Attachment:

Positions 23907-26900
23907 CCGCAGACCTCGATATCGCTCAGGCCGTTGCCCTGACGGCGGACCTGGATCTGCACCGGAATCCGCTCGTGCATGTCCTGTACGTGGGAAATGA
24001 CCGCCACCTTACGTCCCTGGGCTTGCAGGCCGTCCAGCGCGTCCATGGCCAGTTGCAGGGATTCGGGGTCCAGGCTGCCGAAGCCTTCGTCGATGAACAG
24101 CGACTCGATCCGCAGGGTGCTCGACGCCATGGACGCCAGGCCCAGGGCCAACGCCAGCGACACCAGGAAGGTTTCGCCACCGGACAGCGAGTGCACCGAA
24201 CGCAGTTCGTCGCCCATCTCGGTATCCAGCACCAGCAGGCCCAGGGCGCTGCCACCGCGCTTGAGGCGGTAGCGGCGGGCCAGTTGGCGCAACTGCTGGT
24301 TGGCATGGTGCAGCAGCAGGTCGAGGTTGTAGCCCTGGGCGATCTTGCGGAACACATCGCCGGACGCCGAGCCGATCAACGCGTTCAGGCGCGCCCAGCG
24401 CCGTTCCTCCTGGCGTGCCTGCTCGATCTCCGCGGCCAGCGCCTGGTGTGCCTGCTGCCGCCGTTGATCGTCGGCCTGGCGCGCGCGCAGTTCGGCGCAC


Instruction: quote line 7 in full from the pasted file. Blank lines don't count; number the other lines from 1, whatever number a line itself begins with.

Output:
24401 CCGTTCCTCCTGGCGTGCCTGCTCGATCTCCGCGGCCAGCGCCTGGTGTGCCTGCTGCCGCCGTTGATCGTCGGCCTGGCGCGCGCGCAGTTCGGCGCAC